Over Memorial Day weekend, a tornado swept through McKenzie County for only the fourteenth time in over six decades. While no one was killed, nine people were injured and 15 trailers were destroyed in a temporary camp set up by workers in the state's largest oil-producing county.

Fortunately, thanks to new ordinances pushed through by local officials, the location of the "man camp" was known by emergency respondents.

An article by the Bismarck Tribune quotes McKenzie County emergency manager Jerry Samuelson:

Before, we just had 'hillbilly addressing.' ... 'Go down to a farmer’s mailbox and turn right.' That was when everybody knew everybody.

But the population was booming so fast, it quickly became impossible to keep track of how many people were in the county, and where those people were living, making efficient emergency response almost impossible at times when every second counts. The Tribune further explains:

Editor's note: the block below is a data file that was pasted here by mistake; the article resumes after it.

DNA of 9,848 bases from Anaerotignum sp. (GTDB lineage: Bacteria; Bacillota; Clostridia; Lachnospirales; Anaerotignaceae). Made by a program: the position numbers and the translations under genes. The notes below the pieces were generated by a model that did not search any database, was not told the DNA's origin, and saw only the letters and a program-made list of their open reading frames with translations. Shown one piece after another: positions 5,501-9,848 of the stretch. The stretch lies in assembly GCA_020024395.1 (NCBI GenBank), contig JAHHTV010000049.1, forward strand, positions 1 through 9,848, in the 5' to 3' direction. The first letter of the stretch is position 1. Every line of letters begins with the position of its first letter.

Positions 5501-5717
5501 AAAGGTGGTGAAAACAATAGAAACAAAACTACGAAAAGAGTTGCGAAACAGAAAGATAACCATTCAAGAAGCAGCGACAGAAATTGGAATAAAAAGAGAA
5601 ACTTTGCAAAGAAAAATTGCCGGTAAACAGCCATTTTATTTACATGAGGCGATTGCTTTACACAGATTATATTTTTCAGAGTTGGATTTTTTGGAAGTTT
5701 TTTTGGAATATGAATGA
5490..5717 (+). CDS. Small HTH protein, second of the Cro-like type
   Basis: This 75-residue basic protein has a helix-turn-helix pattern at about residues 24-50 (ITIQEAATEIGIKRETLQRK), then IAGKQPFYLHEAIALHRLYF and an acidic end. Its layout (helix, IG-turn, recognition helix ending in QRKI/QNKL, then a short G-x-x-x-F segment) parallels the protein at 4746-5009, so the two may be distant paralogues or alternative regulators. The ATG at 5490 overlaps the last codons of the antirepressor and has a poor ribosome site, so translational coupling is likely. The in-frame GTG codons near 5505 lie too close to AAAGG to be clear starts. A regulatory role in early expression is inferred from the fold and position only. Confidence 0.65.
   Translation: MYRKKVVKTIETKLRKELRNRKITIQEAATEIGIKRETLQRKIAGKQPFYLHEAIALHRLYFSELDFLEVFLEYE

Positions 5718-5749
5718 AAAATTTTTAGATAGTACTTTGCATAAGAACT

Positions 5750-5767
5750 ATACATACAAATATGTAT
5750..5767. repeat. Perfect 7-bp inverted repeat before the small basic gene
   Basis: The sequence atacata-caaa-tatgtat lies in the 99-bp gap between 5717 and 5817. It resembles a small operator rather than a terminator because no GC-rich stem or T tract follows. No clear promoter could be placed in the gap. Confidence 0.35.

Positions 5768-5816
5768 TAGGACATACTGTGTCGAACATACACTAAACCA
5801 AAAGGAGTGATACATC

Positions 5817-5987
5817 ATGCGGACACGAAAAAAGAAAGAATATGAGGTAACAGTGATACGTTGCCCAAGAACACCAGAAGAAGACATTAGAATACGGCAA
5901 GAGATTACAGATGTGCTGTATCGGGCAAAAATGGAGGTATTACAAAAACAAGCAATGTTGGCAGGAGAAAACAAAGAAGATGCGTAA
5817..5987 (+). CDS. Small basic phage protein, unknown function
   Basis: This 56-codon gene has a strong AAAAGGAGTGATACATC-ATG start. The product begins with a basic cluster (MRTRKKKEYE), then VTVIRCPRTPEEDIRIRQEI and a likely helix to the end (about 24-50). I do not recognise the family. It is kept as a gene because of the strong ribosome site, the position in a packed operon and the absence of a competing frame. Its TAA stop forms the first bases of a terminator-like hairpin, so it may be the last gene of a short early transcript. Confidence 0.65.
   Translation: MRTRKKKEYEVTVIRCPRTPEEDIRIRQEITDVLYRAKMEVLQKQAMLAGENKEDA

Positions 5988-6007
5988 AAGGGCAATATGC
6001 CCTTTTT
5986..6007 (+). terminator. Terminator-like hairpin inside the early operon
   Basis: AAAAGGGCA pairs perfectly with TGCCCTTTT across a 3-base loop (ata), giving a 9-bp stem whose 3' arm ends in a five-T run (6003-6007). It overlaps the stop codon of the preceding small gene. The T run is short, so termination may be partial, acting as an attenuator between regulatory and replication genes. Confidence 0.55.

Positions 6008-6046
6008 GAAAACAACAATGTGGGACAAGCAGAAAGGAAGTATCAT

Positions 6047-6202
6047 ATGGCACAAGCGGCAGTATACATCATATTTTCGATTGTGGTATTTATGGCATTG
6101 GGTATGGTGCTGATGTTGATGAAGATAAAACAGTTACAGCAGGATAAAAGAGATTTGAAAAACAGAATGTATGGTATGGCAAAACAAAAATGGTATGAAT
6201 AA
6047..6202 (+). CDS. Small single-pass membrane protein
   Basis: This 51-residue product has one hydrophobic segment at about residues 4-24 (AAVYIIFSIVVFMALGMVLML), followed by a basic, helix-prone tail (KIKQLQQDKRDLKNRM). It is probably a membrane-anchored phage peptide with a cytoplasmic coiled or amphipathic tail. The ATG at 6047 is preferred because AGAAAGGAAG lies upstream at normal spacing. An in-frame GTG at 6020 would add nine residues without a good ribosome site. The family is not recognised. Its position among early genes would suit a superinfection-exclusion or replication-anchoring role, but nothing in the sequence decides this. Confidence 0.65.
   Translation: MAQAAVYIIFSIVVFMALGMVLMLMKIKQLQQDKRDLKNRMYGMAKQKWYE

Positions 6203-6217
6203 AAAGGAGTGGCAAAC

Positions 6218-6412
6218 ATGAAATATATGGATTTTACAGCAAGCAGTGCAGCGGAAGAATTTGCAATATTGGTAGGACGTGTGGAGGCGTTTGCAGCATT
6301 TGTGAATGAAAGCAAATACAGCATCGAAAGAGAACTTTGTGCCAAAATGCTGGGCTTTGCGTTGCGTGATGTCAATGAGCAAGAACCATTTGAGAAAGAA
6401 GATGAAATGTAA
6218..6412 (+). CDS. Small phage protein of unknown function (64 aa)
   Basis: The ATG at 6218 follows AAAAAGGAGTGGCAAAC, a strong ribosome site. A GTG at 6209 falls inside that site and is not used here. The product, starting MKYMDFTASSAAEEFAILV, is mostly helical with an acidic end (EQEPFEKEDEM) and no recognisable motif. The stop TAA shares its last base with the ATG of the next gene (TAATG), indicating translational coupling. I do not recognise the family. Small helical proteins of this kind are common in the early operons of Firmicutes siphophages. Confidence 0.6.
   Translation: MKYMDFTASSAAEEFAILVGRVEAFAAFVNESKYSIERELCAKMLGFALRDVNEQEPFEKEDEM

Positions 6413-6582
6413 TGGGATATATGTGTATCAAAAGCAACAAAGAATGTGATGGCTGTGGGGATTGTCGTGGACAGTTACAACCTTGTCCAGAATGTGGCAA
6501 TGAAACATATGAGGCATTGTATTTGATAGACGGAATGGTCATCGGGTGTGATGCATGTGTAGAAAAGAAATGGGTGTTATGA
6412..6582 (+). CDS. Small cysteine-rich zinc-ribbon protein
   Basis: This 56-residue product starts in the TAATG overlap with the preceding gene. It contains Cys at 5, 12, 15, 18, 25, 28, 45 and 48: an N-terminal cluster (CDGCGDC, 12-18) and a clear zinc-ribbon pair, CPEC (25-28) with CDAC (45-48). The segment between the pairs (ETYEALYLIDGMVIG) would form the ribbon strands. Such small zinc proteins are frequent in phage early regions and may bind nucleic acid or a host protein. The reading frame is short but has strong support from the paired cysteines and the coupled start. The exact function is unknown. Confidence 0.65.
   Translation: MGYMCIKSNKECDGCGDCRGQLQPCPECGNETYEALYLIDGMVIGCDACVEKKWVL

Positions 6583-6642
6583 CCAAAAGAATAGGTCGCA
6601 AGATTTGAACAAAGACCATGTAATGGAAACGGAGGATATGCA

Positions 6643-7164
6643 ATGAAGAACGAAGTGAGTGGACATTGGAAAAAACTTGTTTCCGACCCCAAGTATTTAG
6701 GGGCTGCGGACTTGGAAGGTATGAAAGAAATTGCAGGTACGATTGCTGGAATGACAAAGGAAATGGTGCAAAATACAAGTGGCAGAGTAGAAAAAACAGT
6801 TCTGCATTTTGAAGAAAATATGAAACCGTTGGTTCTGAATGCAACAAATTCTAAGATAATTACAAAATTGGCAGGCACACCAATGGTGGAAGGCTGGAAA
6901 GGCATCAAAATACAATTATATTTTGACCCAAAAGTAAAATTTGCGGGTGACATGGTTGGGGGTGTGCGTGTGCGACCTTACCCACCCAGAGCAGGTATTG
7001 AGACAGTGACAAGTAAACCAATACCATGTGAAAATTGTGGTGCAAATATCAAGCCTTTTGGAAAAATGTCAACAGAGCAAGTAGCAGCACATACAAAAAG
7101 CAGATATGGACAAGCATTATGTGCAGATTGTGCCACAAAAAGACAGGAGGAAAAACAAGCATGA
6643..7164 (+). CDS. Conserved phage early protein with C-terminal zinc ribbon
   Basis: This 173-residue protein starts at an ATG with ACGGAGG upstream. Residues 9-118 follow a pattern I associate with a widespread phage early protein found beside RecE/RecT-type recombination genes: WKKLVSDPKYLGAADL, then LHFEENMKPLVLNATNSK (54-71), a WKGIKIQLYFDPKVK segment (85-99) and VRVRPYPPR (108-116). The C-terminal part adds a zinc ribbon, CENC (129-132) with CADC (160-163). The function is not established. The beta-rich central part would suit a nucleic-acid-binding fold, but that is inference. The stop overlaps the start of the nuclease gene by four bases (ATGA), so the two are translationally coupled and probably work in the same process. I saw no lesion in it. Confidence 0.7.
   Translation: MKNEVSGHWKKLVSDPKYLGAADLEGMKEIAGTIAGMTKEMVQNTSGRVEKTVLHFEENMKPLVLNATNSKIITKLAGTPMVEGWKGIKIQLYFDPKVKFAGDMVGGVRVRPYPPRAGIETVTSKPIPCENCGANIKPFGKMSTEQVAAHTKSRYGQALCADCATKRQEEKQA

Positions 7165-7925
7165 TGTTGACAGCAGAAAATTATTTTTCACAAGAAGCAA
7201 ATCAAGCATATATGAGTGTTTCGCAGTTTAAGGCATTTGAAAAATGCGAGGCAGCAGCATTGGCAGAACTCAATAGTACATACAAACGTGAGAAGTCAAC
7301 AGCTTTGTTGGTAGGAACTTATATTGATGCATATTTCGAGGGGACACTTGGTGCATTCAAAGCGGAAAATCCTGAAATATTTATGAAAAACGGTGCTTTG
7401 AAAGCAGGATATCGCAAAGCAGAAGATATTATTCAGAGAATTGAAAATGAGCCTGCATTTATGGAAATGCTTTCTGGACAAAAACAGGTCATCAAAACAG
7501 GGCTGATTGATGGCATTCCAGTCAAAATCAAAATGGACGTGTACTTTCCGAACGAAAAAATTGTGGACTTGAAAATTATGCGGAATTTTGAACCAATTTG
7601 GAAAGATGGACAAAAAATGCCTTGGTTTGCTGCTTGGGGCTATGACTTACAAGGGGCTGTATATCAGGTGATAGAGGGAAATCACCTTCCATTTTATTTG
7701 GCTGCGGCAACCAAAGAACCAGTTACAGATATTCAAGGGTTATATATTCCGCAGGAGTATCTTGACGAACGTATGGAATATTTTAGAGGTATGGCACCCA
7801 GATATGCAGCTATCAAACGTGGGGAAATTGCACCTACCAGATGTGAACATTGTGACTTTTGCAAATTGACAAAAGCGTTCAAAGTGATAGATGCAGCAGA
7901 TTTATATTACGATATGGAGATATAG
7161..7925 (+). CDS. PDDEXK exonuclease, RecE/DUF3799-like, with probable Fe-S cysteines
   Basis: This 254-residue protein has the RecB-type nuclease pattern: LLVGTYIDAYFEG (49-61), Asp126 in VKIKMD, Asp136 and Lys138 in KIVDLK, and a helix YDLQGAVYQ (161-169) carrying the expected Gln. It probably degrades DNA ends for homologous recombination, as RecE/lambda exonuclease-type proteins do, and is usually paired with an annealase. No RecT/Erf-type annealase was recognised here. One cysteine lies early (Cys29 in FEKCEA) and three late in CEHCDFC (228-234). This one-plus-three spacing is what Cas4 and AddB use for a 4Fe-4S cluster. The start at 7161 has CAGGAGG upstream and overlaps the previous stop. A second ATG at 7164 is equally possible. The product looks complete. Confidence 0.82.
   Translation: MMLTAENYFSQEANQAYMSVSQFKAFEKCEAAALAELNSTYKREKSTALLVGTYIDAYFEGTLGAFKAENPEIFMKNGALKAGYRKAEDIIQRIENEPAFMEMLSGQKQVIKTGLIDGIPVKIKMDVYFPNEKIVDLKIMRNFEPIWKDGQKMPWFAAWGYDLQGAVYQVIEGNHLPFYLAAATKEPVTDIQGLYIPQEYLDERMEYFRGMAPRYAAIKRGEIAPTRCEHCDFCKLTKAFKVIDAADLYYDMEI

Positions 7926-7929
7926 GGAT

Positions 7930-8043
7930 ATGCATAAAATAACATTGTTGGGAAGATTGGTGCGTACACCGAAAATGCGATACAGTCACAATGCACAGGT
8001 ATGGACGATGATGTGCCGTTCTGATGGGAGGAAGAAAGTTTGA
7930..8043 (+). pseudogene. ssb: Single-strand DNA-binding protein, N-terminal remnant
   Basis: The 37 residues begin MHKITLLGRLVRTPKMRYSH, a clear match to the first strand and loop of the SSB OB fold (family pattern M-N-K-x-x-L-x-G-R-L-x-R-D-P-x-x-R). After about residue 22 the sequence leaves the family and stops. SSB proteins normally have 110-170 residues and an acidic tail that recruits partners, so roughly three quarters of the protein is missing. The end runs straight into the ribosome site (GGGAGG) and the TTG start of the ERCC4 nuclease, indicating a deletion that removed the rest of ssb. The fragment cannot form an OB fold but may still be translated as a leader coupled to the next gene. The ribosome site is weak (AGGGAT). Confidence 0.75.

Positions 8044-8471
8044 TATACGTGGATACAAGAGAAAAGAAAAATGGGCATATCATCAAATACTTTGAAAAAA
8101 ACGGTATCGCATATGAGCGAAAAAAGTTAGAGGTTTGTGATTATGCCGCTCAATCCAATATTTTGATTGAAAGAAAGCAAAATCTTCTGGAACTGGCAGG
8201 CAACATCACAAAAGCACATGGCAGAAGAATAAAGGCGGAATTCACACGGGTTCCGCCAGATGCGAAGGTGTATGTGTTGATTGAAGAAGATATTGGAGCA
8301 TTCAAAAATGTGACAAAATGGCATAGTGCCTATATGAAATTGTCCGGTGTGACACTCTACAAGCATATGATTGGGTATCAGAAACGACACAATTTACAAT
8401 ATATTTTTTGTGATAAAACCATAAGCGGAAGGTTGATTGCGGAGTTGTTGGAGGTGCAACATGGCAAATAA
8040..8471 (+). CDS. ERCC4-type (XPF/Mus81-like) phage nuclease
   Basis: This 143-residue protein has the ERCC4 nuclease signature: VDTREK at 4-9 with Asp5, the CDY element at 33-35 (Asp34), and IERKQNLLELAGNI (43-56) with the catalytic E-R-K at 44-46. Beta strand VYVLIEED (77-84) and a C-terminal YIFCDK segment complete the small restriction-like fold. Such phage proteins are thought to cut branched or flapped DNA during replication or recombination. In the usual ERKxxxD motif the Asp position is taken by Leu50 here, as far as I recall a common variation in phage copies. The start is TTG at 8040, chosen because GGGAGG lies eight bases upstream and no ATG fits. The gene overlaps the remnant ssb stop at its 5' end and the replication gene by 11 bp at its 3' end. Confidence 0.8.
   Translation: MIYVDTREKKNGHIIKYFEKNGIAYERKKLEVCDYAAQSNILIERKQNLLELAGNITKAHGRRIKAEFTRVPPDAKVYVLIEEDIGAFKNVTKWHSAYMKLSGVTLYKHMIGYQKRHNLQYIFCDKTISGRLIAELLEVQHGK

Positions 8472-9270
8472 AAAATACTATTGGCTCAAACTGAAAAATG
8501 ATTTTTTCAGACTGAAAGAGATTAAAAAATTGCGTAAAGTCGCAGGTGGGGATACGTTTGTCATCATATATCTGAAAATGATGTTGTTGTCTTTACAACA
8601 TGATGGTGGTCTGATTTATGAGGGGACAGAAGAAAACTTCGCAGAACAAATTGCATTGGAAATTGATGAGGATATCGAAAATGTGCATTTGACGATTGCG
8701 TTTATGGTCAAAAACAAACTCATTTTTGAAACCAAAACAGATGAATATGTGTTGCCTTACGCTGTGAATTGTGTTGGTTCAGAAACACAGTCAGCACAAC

The new rules require that 'man camps,' temporary housing complexes for oil field workers, and RV parks obtain permits and addresses, enabling 911 dispatchers to pinpoint where people are temporarily living. Officials also decided not to kick people off land for not having a permit, knowing they would set up somewhere else, but rather work to get them the right paperwork.

Some long-time residents are feeling a bit non-plussed by the new rules, reluctant to give up the rural way of life they hold dear. But with the population floodgates showing no sign of closing anytime soon, the regulations could someday mean the difference between life and death for many workers and their families.